Sep 22, 2010

The gateway address is wrong, but I have access to the Internet. Why?

In order to reach unknown networks, a host needs to use a gateway to forward the traffic. The gateway is some device connected to the local network and at least one external network. That device should be able to route packets, then it can forward the traffic to reach unknown destinations. Ok, we know that. What's the big news?

Is it possible to reach the Internet whether the gateway address is wrong? Yes. Maybe. I will demonstrate how, using the following scenario:

Sep 17, 2010

How to view historical performance data on PIX/ASA?

Recent performance data can be collected with some show commands (show cpu, show memory, etc.). For historical performance data, however, ASDM History Tracking is required. This feature was introduced in OS 7.0(1) to replace the PDM History feature.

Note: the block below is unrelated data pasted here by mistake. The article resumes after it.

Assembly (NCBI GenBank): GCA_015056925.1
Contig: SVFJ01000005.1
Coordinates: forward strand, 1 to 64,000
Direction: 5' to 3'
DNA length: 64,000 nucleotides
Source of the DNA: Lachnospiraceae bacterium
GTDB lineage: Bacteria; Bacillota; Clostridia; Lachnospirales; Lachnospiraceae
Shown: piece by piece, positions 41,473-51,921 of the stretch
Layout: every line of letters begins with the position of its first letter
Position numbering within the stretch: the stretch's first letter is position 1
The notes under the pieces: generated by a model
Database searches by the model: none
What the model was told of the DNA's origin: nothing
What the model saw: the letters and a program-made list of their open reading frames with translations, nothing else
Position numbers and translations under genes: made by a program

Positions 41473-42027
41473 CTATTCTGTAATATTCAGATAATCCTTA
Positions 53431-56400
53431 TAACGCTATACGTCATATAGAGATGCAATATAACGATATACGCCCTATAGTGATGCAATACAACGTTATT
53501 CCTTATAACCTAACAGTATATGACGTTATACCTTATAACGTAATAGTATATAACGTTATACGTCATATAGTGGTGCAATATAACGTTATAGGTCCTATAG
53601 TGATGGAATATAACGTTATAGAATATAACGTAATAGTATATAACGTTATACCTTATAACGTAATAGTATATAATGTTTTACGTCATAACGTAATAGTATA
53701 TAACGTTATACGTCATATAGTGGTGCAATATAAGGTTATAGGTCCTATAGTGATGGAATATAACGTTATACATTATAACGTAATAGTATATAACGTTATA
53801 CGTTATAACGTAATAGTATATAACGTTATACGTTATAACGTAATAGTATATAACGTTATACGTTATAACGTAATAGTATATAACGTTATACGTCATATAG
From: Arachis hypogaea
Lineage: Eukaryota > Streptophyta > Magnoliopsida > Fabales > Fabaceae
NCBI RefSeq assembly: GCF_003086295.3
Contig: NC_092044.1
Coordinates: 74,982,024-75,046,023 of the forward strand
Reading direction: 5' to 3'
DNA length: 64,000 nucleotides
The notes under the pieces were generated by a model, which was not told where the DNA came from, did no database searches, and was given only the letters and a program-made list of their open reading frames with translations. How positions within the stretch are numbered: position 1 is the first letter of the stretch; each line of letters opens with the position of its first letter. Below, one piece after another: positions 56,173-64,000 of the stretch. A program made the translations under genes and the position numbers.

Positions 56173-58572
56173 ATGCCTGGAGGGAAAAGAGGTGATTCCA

Sep 15, 2010

How to control webmail traffic?

Sender Policy Framework is an open standard that can be used to hinder activities of spammers. Using SPF, domain administrators can specify which mail servers they use to send mail from their domain, then receivers can check whether the message came from a valid server.

Also, it is useful when we need to implement access rules to control traffic going to or coming from webmail servers.

Sep 6, 2010

How to bypass SMTP Inspection?

The default SMTP Inspection policy blocks messages that match one of the following conditions:
  • Method line length greater than 512 bytes
  • More than 100 recipient email addresses set
  • Body line length greater than 998 bytes
  • Header line length greater than 998 bytes
  • Sender email address length greater than 320 bytes
  • Mime filename length greater than 255 bytes

Sep 1, 2010

Blocking WebDAV methods

WebDAV is an extension to the HTTP protocol described in the RFC 2518. There are vulnerabilities in Windows applications that could be exploited over WebDAV. Therefore, blocking outbound WebDAV traffic is a best practice technique.